Browse Prior Art Database

INSURING MASTER KEY CONSISTENCY

IP.com Disclosure Number: IPCOM000009570D
Original Publication Date: 1999-Sep-01
Included in the Prior Art Database: 2002-Sep-03
Document File: 3 page(s) / 113K

Publishing Venue

Motorola

Related People

Mark Gonsalves: AUTHOR [+2]

Abstract

Devices like the KMF (Key Management Facility) that manage a database of keys, have the need to store sensitive parameters pertaining to these keys in an encrypted form within the database. This is done using one or more encryption modules connected to the device. The key used to encrypt this information is called the master key and it resides within the encryption module.

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Developments Technical 0 M MOTOROLA

INSURING MASTER KEY CONSISTENCY

by Mark Gonsalves and Christopher Larson

BACKGROUND

  Devices like the KMF (Key Management Facility) that manage a database of keys, have the need to store sensitive parameters pertaining to these keys in an encrypted form within the database. This is done using one or more encryption modules connected to the device. The key used to encrypt this information is called the master key and it resides within the encryption module.

  The sensitive portion of the keys that are man aged within the KMF's database is called the "key data" and is the actual part of the key used to encrypt whatever the key is eventually going to be used for. With the result this key data is considered sensitive and secret. It is stored within the KMF's database, encrypted with the master key of encryp- tion module servicing that KMF.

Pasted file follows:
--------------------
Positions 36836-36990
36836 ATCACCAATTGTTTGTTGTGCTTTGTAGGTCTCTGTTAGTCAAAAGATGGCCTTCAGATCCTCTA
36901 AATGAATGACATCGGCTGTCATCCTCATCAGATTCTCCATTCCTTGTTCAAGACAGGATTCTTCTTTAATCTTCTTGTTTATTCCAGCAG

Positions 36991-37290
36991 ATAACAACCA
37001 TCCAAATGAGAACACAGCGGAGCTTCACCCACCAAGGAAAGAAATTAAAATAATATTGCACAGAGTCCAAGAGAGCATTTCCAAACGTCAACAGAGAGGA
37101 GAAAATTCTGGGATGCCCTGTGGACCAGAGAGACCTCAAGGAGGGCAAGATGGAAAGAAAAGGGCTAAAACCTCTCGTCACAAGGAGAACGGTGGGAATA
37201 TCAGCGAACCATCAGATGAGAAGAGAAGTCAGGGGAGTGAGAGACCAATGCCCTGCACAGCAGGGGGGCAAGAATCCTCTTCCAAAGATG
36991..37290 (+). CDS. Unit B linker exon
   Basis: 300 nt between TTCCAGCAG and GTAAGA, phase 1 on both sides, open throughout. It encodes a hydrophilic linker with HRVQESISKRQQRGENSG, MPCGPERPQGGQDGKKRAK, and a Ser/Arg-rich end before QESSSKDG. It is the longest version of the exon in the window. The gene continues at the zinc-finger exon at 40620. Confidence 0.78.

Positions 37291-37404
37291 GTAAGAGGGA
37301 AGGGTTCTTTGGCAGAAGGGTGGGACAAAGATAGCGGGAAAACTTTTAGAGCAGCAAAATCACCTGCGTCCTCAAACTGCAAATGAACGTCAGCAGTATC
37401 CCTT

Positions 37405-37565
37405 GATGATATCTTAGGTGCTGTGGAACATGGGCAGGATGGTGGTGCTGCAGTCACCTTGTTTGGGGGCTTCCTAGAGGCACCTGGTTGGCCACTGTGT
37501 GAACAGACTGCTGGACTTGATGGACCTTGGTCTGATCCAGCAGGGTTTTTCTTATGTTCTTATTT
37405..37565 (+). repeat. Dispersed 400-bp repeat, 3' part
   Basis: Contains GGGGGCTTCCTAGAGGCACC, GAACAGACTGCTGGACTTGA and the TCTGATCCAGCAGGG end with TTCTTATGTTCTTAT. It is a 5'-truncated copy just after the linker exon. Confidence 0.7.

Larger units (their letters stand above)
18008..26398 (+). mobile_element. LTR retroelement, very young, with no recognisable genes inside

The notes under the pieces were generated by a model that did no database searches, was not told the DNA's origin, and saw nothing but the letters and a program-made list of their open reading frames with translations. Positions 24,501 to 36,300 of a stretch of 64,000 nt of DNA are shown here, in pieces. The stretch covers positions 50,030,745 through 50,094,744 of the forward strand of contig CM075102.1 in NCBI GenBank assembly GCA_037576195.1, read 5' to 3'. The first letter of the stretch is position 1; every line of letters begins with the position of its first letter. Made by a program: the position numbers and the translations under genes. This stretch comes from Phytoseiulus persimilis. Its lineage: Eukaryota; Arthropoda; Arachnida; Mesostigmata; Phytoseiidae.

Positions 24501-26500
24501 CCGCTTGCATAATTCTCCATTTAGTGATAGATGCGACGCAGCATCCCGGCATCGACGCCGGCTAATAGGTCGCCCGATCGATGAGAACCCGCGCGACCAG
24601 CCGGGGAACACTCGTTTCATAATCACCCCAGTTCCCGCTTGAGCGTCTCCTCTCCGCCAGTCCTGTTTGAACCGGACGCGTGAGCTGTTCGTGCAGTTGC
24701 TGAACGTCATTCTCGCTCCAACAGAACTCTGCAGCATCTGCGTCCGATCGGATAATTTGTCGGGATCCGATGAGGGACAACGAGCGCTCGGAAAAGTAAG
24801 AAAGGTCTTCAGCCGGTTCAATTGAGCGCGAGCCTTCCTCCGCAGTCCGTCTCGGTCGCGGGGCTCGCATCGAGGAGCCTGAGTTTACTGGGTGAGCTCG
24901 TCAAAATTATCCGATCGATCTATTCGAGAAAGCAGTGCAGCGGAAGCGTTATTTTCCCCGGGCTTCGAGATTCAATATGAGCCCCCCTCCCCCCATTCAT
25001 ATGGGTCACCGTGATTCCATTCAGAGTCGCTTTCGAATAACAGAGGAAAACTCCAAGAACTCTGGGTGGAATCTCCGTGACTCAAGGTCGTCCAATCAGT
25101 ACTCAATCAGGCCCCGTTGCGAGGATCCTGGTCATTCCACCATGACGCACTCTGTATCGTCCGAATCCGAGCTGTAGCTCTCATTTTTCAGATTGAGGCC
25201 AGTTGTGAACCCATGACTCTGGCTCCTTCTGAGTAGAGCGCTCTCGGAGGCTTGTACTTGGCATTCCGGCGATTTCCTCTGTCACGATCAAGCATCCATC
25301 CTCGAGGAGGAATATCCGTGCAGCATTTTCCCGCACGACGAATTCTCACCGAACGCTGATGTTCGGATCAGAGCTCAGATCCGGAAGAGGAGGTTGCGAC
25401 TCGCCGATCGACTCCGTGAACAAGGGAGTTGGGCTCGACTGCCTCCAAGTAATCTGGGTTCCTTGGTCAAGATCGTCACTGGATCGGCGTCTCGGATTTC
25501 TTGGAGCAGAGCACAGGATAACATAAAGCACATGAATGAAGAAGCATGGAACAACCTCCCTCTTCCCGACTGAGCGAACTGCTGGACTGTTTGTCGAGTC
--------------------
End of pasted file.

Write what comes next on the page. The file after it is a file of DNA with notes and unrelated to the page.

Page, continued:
Before sending the managed key information to a targeted encryption capable device the correspond- ing key data must first be decrypted using the mas- ter key of the encryption module otherwise the key data will be useless to the targeted device. With the result it is important to insure that the same master key is used to encrypt/decrypt all key data within the database and the master key does not uninten- tionally change.

PROBLEM

  The possible problems here are twofold, which could render the KMF database corrupted:

  1. More than one encryption module may be used by a KMF to increase bandwidth of processing

encryption-related requests. This leads to the possi- bility that the master key may differ between encryption modules. With the result key data encrypted with an encryption module using one master key cannot be decrypted using an encryption module having a different master key.

  Since encryption modules may be used random- ly, there is a fair possibility that this key may be unusable.

  2. The other possibility is that a user may inad- vertently change the master key of an encryption module, again rendering the database corrupted.

  The obvious solution of mere comparing master keys between e...